Development of hybrid poplar plantations hampered by biomass prices

Posted by on May 9, 2019 in bioenergy, biofuel, biomass, forest business, wood market |
Development of hybrid poplar plantations hampered by biomass prices

Łódź, POLAND – MAY 08, 2019 – a new publication from Forest Business Analytics has shown that current market pricing for forest biomass produces negative financial returns from hybrid poplar biomass plantation investments in the western U.S. Our results show that without a significant material increase in the biomass price, improvements in plantation yields or strong policy support, the future development of hybrid poplar feedstock production system for the alternative jet fuels market in the western U.S. is in question – explains Dr. Rafał Chudy, the lead author of the study.


  • Current pricing for biomass in western U.S. produces negative financial returns.
  • Biomass investments are unlikely to attract private-sector capital.
  • Returns are most sensitive to assumptions related to prices, yields, and land costs.
  • Increase in price or dramatic improvement in yields may change the present situation.


Promising growing conditions and favourable renewable energy policies make the western U.S. a potentially suitable region for dedicated woody biomass (DWB) plantations for energy generation. To support the regional development of biomass and biofuels markets, the USDA awarded an AFRI grant to the Advanced HardwoodBiofuels (AHB) Northwest project. As part of the AHB project, GreenWood Resources (“GWR”) – a globally diversified timberland investment management company with over 20 years of specialized experience in high-yield, intensive plantation management – installed and managed hybrid poplar DWB plantations at four demonstration sites: Clarksburg, CA; Hayden, ID; Jefferson, OR; and Pilchuck, WA. GWR developed a discounted cash flow (“DCF”) investment model based on the AHB project results and plantation management experience across this range of growing and market conditions. The model estimates financial returns and tests the sensitivity of returns to changes in key variables. These results inform directions for future research and challenges for commercial production of DWB.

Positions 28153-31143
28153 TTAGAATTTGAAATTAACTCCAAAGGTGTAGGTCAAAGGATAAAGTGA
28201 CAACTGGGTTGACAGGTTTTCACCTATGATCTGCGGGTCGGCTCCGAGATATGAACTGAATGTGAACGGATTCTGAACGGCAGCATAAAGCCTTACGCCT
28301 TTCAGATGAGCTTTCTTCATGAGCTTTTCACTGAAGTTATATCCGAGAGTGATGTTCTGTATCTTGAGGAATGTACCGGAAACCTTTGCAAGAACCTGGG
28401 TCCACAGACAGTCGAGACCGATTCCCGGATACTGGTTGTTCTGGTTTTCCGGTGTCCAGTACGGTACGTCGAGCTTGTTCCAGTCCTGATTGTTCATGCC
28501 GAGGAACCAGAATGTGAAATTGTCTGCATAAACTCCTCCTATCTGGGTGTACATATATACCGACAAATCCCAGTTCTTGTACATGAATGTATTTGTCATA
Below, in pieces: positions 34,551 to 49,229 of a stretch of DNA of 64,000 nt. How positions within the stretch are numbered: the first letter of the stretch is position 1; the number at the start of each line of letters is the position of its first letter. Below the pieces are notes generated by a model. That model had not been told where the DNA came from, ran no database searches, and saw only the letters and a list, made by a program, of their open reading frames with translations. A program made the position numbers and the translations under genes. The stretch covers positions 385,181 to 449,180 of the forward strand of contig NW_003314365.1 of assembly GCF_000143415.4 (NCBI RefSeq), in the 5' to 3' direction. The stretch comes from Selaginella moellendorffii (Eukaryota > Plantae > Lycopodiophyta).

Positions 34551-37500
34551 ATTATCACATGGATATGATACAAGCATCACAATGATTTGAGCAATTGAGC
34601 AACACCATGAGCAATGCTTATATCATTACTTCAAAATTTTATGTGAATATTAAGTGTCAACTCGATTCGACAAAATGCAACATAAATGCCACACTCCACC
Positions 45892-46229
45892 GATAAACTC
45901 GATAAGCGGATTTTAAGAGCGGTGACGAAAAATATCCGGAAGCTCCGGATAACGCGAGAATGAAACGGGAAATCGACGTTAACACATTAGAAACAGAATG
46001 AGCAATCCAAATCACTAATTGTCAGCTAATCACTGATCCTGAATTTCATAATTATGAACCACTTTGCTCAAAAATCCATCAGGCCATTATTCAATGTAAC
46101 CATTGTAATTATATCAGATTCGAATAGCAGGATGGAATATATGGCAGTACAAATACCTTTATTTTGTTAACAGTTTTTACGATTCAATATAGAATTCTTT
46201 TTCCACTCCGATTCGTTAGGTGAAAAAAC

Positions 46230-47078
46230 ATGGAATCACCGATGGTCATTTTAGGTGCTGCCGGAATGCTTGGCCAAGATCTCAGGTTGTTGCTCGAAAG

Map with hybrid poplar plantations included in the studyAFRI AHB study sites and fuel distribution network. Fuel depots are linked to both land-based and river-/ocean-based transportation networks. Source: Chudy et al. (2019)

>>READ MORE: Special Issue on Timberland Investments, Supply Chain and Market Dynamics


Results indicate that current market pricing for forest biomass in the western U.S. – approximately USD 46/BDMT – produces negative financial returns from DWB plantation investment on all four sites. To produce positive returns at all four sites requires biomass assumptions that are well above the current market (USD 121/BDMT). With this price assumption, plantation investment returns average 8.62% in real, inflation-adjusted terms across all sites, but this biomass price level may make conversion into transportation fuels uneconomic under current fuel prices and policies. Financial returns to DWB investments are most sensitive to changes in price, yield, and land costs. Given current economic conditions and plantation technology, the development of a large-scale DWB plantation base in the western U.S. is unlikely to attract private sector capital without some combination of a material increase in the biomass price, strong policy support, or a dramatic improvement in plantation yields.

Source: Chudy RP, Busby GM, Binkley CS, Stanton BJ. 2019. Biomass and Bioenergy. The economics of dedicated poplar biomass plantations in the western U.S. Biomass and Bioenergy 124:114–124. Free access for 50 days. Main photo: Hybrid poplar plantation. Photo credit: Rafał Chudy